6956 Posted by Amy Kordiak
Fundraising stories 6,299 views Jun 30, 2021
Scouting for Funds

One of the Crowdfund Wales Programme’s newest members, Cardiff and Vale Scouts, has used a blended approach to their fundraising to raise much needed cash.

Area Commissioner Julian Jordan approached Localgiving as he was keen to start to raise money online but realised that for the first appeal, the sum would be high as it was focussed on a refurbishment of the toilets on the Jubilee Camp Site. The grand total that the group is hoping to raise is £20,000 which they thought would be difficult through online fundraising alone.

What was important from the outset however was that all the money raised was in one place and that the ask was specific and set across a limited period of time not only to create a sense of urgency but also so that the fundraiser did not become too onerous a task to monitor and manage.

By using a blended approach and adding off-line donations, it is easy to monitor the progress of a campaign and to make it completely transparent for the public. The text on appeals can be changed throughout so you can update on the appeal page how close you are to your target and change images if you wish.

The toilets on the Jubilee campsite are not adequate for today’s hygiene standards and with the introduction of additional Covid-19 safety measures; they would not have been fit for purpose for the number of scouts that will use the site. Julian and his colleagues decided to create a short video make this appeal eye-catching and to demonstrate the need.

Recognising the importance of starting an appeal with cash in the pot, Julian quickly decided that this was going to have to be a mixture of on and off-line donations. The Scouts had already received a grant which would go some way towards the refurbishment, so they were able to launch the appeal with a £10,000 donated offline. Psychologically, when potential donors click on the link to an appeal, they are far more likely to give to a cause where they can see other donations have been made. Also, £10,000 does not seem so daunting for anyone who sees a high total wonders what impact their small donation would have.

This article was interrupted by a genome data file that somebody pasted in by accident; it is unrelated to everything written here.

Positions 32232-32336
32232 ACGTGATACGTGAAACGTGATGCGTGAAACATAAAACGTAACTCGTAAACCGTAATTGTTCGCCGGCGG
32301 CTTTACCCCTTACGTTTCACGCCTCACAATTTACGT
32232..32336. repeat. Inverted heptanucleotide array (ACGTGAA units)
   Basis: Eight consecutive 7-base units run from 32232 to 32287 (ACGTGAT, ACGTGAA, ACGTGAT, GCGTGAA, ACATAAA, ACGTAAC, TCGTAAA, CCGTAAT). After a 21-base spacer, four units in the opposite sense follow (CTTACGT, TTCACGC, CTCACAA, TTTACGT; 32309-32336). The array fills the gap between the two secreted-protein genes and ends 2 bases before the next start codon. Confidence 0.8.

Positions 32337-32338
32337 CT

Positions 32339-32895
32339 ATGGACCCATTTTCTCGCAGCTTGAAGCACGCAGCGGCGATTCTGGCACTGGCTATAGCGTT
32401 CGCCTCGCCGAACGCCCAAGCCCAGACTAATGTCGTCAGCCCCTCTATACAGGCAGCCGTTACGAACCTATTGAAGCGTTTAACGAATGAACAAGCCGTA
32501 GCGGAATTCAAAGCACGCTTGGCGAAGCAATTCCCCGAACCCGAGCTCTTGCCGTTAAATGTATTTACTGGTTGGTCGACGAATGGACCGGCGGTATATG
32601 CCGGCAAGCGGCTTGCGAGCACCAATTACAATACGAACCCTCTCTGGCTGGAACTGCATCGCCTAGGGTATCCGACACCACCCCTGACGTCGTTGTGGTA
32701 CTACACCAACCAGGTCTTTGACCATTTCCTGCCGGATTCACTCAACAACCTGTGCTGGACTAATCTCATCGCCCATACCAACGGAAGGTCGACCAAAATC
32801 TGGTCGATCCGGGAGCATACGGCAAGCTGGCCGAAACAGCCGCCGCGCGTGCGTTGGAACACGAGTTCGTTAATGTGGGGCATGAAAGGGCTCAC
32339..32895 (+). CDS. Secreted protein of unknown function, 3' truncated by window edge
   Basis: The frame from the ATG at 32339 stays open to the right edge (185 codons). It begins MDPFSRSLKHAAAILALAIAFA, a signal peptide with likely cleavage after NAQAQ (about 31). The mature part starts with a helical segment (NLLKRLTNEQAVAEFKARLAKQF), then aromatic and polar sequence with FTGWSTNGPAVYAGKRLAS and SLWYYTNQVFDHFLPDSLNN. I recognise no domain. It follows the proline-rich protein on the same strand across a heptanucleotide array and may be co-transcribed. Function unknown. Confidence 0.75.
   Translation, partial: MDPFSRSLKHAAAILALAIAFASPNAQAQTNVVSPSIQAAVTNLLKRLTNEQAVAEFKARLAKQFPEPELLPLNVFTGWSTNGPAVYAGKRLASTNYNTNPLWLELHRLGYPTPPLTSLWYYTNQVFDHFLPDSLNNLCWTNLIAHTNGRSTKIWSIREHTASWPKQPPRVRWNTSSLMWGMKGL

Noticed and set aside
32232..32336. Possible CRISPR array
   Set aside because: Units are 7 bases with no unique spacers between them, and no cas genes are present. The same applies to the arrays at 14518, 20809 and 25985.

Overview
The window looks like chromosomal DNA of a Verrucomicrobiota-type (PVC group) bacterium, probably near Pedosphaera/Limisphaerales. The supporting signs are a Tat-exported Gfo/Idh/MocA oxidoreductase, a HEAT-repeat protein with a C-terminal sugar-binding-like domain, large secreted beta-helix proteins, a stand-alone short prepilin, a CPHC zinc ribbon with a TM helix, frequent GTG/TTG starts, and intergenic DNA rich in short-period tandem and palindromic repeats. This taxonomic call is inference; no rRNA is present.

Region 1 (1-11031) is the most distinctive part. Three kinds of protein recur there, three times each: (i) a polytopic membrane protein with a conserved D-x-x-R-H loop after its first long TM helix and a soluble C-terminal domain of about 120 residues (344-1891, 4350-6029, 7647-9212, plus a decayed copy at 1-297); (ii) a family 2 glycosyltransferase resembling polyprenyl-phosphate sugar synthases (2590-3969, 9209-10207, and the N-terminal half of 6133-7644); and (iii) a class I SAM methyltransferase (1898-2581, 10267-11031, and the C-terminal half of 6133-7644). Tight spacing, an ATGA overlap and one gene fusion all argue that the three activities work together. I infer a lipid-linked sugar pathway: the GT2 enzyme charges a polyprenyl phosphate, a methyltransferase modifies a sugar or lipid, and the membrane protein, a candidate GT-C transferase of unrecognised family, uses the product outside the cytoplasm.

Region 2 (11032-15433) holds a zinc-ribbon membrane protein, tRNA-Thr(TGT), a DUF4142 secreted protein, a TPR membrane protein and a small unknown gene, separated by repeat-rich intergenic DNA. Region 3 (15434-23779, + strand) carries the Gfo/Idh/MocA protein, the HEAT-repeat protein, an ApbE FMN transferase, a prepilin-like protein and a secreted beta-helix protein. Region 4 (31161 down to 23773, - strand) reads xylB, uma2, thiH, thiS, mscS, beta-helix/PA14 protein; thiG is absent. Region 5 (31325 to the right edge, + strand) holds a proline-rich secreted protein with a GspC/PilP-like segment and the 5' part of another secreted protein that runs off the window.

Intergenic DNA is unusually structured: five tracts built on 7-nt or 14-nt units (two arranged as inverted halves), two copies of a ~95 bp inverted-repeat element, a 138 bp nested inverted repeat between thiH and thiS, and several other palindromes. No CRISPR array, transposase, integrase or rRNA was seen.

Julian also applied for a Magic Little Grant from Localgiving for CCTV for the site which he was successful in obtaining.

On the Crowdfund Wales Programme, once a group has reached £1750, they can unlock their match funding grant of £250 and the Scouts were able to do this quickly due to dedicated time set aside at the start of the appeal for promotion. In fact, Julian not only did Julian post his progress on social media frequently but he also sent the link via a newsletter and ensured there was coverage in the local press – this all helped to give the appeal the boost it needed.

The Scouts are making excellent progress and only need to raise a further £2,283 in the next 44 days to reach their £20,000 target. To read more about appeal and to donate, click here.